Success in digital media is not uniquely available to a new breed of prophets, mystics, and geniuses. Digital success is available to all of us, if we adapt smartly – and urgently and enthusiastically — to what readers want and need in a new information environment.
Let’s just stipulate
For those of you who intend to be journalists, you must learn how to report well – fairly, honestly, accurately, digging beneath the surface for the real story, holding government and powerful interests of all types accountable to citizens, consumers, workers, the vast majority of people.
You need to know how to write, how to string words together so that your ideas and message are clear – and, at best, so that your use of language engages, enthralls, excites those who read you.
You need to be curious about the world around you, that you’re more intrigued by what you don’t know than impressed by what you know, and that you have an appetite to gain real insights wherever you can.
You need to learn contemporary skills of video, audio, basic coding, data collection and analysis, how to make your own charts. These are now tools of the profession.
You must master new forms of storytelling that have emerged — that draw upon data visualisation and video and interactive graphics and links.
You need to be comfortable with the contemporary ways people receive and process information –you will need to be expert in social media, how to use it as a reporting tool and how to use it to promote your stories.
The web is a different medium, which calls for an approach that is different from newspapers. And, I’d add, delivering information on mobile devices may demand an approach that is different from the way we’ve done things on the desktop computer.
We need entrepreneurs
Journalists will have to be entrepreneurs. You will be creating entirely new companies. Or you will be working in entrepreneurial ventures that will constantly expect inspired and innovative ideas. You will have to become an entrepreneur within larger organisations, too – because they need to compete and because you will be asked to transform organisations that have stood strong for decades but now worry endlessly about making it through tomorrow. You will need to understand your own readership, to help build it, to market your own work.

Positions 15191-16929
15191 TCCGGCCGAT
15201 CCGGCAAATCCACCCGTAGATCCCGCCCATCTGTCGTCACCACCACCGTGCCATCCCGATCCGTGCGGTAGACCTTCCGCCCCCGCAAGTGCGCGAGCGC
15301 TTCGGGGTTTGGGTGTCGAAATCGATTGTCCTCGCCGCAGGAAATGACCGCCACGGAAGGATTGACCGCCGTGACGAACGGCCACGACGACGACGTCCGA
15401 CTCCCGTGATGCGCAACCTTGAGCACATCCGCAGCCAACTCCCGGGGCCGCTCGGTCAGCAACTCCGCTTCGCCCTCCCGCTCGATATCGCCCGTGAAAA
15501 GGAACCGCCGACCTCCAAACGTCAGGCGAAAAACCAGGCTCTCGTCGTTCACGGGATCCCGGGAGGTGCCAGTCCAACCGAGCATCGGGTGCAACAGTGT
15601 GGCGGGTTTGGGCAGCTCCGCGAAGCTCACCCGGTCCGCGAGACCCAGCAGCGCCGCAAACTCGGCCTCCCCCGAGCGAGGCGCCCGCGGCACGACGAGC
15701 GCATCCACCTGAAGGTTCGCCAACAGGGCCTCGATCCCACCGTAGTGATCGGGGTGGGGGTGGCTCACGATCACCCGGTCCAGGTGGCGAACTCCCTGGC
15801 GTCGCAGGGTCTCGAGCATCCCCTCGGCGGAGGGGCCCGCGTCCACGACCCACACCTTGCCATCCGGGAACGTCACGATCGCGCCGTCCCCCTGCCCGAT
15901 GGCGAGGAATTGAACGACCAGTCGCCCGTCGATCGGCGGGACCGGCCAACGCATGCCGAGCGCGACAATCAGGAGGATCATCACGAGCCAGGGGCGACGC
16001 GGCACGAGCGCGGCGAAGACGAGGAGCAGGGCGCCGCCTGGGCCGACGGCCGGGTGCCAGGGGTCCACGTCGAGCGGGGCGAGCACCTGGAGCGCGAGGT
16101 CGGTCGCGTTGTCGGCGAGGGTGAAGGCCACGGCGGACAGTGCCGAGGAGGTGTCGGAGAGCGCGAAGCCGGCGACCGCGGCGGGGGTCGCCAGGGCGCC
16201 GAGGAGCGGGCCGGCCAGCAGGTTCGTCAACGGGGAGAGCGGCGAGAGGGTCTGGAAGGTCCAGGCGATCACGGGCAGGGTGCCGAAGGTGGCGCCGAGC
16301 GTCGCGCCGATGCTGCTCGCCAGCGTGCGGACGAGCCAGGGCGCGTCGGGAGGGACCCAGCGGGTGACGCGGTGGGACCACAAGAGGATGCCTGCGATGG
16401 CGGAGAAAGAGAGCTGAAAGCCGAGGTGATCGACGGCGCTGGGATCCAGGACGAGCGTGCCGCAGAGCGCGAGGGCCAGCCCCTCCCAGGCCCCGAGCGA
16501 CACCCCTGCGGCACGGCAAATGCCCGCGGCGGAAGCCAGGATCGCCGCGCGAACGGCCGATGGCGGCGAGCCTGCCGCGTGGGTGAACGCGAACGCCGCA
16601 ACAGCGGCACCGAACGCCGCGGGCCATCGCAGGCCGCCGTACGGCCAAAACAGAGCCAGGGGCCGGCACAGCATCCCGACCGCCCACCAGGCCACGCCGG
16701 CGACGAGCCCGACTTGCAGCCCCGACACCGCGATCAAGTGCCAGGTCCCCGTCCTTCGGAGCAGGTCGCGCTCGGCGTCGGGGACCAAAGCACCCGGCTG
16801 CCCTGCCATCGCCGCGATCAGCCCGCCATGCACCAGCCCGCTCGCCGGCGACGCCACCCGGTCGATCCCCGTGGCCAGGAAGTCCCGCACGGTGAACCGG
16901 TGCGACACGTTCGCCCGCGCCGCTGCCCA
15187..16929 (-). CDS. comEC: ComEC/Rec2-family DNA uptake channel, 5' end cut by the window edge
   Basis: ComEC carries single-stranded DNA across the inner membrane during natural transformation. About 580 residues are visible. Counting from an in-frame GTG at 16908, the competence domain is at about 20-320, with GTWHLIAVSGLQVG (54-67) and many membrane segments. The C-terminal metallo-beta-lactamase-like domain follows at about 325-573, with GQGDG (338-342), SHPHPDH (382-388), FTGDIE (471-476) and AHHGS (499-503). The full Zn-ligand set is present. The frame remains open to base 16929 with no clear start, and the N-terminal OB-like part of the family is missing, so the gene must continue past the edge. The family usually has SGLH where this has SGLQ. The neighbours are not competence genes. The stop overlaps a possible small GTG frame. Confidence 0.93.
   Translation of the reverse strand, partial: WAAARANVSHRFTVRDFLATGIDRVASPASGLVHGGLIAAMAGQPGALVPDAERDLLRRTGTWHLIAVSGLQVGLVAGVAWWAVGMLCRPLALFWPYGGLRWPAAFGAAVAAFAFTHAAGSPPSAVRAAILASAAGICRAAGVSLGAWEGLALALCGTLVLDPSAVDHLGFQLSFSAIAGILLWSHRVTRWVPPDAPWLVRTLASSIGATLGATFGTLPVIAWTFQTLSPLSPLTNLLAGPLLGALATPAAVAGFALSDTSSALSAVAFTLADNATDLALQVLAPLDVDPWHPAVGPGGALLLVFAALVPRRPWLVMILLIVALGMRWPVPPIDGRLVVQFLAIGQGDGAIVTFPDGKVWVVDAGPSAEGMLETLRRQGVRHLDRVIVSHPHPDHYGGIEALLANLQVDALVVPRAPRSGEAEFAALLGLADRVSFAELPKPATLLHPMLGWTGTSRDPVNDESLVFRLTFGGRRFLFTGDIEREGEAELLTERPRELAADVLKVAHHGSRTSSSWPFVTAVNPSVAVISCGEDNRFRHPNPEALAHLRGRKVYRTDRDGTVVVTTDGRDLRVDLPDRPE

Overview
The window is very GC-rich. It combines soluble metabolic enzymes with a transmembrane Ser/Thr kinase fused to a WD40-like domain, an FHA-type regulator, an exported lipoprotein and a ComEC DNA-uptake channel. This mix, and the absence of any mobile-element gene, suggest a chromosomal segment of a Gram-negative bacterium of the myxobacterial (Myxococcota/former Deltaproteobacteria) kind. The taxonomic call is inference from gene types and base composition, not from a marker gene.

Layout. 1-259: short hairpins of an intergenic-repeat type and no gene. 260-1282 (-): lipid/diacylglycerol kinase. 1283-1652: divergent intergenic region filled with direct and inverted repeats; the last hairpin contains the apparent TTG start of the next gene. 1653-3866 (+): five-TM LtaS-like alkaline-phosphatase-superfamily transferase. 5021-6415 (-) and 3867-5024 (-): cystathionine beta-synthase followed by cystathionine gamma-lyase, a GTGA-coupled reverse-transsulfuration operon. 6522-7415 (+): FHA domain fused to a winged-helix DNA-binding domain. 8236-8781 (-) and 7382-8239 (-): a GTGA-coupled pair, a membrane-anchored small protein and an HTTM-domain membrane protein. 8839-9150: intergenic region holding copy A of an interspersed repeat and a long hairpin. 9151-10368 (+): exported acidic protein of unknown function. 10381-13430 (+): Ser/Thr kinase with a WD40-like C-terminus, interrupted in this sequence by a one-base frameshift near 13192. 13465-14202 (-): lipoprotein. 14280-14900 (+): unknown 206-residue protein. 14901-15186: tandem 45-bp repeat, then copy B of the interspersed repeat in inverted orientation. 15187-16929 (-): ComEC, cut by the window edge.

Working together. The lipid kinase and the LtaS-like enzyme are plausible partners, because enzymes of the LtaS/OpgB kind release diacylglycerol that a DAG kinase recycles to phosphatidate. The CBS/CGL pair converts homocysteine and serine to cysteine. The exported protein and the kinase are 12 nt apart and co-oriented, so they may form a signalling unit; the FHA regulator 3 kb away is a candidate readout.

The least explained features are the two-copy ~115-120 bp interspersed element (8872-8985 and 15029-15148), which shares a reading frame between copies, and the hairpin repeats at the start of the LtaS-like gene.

The importance of a good idea
Even more important than the fancy tools you use will be the thinking you do.
You cannot deliver a good story without a good idea for one – and good ideas about how to construct that story. You cannot have a successful new product if it is not rooted in a smart idea.
Metrics (the discipline of measuring how well we’re performing) can tell you how you did. But they will not tell you what to work on. To do that, you will need imagination, creativity, resourcefulness, insight. Because good ideas will matter above all.
This is an edited version of a speech entitled “Media, journalism, and the future of news in the Digital Age” delivered this week at Florida International University as part of the Hearst Distinguished Lecture Series. The full speech is available here.